On the feminist front Hardly the retiring type, Friedan takes on obsolete images of aging

March 10, 1993|By Stephanie Shapiro | Stephanie Shapiro,Staff Writer

This year, "The Feminine Mystique," a book that launched an American social revolution, turned 30.

And its author, Betty Friedan, turned 72. "The figures are freighted with a whole mystique of age, blah, blah, blah, but I never felt more full of beans in my life," Ms. Friedan says in a phone interview from Los Angeles.

The cantankerous crusader -- the founding president of the National Organization for Women who also helped to start the National Abortion Rights Action League and the National Women's Political Caucus -- is hardly a foremother emeritus. Her mind races impatiently with study findings, statistics and ideas for improving society. She is a visiting professor at the University of Southern California, will teach at New York University in the fall, speaks widely -- she will lecture tomorrow night at the Johns Hopkins University -- and runs a think tank on women's issues.

There is flak to catch for her healthy ego and stance on family. "Backlash" author Susan Faludi called Ms. Friedan a traitor for acknowledging the "maternal call" in her 1981 book, "The Second Stage." And in a Playboy interview last year, Ms. Friedan accused women's movement leaders, namely those who did not invite her to speak at the 1992 pro-choice march in Washington, of attempting "to write me out of history."

Try as they might, younger feminists cannot leave her behind. Ms. Friedan keeps racing ahead of the curve.

Her new book, "The Fountain of Age," will be published by Simon & Schuster later this year. Ms. Friedan hopes that "Fountain" will correct widespread misconceptions about age in the same way "Feminine Mystique" took on "the now obsolete image" of women.

"I think that I successfully exposed and broke through an image of age that is defined solely as decline and deterioration from youth, and disease, senility, isolation as problems for society. [There is an] enormous dread and fear of age," Ms. Friedan says.

"What I proposed to do is look at these new years after 60 as simply a period of human life, and look at them on their own terms: Do we love the way we loved when we were 30? Do we work the way we worked when we were 30? The whole sense is different."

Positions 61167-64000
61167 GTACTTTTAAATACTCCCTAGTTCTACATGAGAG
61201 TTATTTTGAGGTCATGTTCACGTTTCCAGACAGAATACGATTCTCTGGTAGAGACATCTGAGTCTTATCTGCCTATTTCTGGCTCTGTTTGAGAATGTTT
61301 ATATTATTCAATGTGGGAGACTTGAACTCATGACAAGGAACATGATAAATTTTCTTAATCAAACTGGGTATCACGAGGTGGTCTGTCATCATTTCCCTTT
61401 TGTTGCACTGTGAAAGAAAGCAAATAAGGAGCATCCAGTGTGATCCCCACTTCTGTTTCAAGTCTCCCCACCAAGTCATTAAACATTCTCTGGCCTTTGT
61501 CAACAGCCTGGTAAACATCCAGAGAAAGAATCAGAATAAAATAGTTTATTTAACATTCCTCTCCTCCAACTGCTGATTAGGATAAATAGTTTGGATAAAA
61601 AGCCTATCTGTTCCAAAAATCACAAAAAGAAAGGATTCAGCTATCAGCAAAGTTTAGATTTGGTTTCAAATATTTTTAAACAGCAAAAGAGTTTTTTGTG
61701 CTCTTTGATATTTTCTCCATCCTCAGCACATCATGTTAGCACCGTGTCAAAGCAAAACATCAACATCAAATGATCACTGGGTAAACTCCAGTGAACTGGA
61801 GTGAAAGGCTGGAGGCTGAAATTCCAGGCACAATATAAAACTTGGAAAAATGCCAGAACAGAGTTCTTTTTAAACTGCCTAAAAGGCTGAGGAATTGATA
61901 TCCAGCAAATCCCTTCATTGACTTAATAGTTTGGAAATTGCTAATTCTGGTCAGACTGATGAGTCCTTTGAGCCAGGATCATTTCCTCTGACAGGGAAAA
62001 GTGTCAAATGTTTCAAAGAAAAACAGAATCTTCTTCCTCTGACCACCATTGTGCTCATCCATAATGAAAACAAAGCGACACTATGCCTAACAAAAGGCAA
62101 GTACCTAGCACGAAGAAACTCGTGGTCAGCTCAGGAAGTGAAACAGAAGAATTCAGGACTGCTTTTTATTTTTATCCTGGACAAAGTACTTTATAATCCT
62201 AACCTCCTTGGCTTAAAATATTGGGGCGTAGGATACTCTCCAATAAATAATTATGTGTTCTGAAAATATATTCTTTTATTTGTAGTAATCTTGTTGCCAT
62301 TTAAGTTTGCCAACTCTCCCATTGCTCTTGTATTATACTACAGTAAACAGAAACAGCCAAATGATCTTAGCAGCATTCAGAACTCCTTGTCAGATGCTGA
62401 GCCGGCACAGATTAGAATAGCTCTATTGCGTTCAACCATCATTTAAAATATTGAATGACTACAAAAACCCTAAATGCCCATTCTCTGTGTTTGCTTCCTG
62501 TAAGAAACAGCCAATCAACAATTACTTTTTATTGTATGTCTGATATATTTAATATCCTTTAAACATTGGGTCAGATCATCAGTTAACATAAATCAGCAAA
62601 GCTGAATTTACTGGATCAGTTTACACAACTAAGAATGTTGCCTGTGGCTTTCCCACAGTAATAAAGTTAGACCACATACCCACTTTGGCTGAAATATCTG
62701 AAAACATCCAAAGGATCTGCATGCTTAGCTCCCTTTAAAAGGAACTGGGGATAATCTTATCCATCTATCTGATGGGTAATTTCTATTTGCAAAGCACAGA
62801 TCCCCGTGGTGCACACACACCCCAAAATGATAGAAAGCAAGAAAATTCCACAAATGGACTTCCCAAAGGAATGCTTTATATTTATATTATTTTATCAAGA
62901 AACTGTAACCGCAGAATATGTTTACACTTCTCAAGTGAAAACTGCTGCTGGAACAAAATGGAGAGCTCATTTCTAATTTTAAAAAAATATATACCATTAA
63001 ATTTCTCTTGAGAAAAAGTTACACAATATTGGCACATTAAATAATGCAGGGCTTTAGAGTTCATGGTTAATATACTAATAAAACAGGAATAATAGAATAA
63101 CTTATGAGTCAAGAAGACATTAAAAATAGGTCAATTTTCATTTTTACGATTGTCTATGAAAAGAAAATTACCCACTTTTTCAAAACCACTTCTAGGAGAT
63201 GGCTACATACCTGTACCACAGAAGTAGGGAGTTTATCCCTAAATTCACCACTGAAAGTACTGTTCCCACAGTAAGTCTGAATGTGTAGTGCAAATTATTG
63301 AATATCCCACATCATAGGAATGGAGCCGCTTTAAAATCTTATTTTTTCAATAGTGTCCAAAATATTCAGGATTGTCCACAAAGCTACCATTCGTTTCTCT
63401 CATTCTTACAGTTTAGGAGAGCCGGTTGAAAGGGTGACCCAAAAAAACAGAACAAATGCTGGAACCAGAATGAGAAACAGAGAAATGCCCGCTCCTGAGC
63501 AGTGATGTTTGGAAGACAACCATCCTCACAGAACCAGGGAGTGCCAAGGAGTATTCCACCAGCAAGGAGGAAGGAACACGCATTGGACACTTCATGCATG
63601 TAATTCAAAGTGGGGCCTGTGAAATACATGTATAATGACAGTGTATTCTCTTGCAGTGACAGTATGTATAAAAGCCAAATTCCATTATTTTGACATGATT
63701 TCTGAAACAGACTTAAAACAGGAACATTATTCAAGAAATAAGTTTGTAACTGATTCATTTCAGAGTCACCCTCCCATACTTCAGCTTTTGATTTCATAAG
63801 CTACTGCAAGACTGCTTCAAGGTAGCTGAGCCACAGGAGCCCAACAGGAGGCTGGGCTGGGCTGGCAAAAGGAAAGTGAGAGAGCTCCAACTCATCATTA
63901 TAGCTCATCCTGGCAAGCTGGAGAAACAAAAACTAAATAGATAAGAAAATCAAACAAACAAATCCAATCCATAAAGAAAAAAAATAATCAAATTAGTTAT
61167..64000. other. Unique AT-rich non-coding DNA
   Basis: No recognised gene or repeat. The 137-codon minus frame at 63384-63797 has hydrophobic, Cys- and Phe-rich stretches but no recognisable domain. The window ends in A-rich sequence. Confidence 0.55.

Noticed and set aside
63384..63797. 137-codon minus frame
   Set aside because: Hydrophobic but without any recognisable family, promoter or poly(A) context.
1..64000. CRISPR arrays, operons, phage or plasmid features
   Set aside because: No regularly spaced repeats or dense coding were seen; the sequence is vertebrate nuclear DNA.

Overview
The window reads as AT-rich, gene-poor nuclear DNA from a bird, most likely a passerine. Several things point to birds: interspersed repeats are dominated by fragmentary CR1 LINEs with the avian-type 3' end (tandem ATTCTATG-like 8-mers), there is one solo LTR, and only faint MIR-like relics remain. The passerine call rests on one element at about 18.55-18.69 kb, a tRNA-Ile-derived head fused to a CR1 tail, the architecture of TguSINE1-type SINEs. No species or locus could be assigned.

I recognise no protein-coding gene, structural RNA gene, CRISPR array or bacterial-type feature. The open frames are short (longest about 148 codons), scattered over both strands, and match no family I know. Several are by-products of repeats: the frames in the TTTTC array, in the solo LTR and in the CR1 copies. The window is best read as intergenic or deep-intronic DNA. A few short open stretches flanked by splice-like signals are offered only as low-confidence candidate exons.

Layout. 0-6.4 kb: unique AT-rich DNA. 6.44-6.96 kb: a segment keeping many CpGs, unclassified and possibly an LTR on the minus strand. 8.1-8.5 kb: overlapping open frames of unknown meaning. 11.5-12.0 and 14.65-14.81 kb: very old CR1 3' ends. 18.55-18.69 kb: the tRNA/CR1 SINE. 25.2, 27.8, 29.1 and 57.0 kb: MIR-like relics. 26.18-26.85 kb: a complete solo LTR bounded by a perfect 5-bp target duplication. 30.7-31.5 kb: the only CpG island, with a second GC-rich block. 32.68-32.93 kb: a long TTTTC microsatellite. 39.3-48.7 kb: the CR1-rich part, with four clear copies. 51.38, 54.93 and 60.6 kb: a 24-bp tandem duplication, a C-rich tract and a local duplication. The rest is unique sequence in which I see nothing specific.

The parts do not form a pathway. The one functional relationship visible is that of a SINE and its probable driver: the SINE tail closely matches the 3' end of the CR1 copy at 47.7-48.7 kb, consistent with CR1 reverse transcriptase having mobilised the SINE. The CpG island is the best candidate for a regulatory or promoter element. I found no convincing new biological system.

As she researched and wrote, Ms. Friedan examined her own attitude toward aging. In the process, she underwent a sea change that mirrored her transformation from frustrated housewife to revolutionary three decades earlier. "This was harder in a way," Ms. Friedan says. "The mystique of age is even more pernicious, and deadly and dreary, and I'm not free of the denial.

"I had to work through it, even to look at my own life with different eyes."

It was an invaluable journey, she says. "Once you break through all that denial and look at it in reality, you're free to live your age in all terms and to risk adventure. . . . Now I have less holding me back. What have I got to lose?"

"The Feminine Mystique" coincided with a decade of social flux that toppled all kinds of American myths. With her new book, Ms. Friedan's timing is again impeccable. Today, Americans are graying, and eager to banish the very stereotypes of age that kindled unrest in the 1960s. "The Fountain of Age" may serve that purpose famously.

Just the same, Ms. Friedan laughs at the image of the "yuppie generation and baby boomers having hysteria at the idea of being 40, much less 50."

Meanwhile, the men and women born since the publication of Betty Friedan's landmark work are still learning its lessons, often the hard way.

Ms. Friedan wishes she could be in Baltimore tonight to participate in Goucher College's "Take Back the Night" rally. The protest against rape and the physical abuse of women was deliberately scheduled to conflict with the "Miss Goucher" contest, a mock beauty pageant performed by men in drag.

The idea of the spoof, which last year included a simulated sex act, does not amuse Ms. Friedan.

"It seems to be absolutely gross. I don't use the term lightly, but it'sharassment, isn't it?" Ms. Friedan says.

But who ever said the women's movement was perfect, or complete? "I never promised you a rose garden," Ms. Friedan says bluntly.

Skirmishes with the "piglet boys at Goucher" notwithstanding, "The Feminine Mystique," -- more than 2 million copies sold in a dozen languages -- has left its mark.

"Let's not ignore the enormity of [what has happened] in the 30 years since 'The Feminine Mystique,' " Ms. Friedan says.

"It's the assumptions that your generation grew up with. . . . Women make up 40 percent of law school enrollment. There are three times as many women elected to Congress than ever before. The fact that you have first lady Hillary Rodham Clinton as the living embodiment of a women in an equal marriage and fully using her abilities.

"There is no question there has been an enormous change in society, a paradigm shift."

Ms. Friedan is heartened by the Clinton administration's early attention to the needs of Americans.

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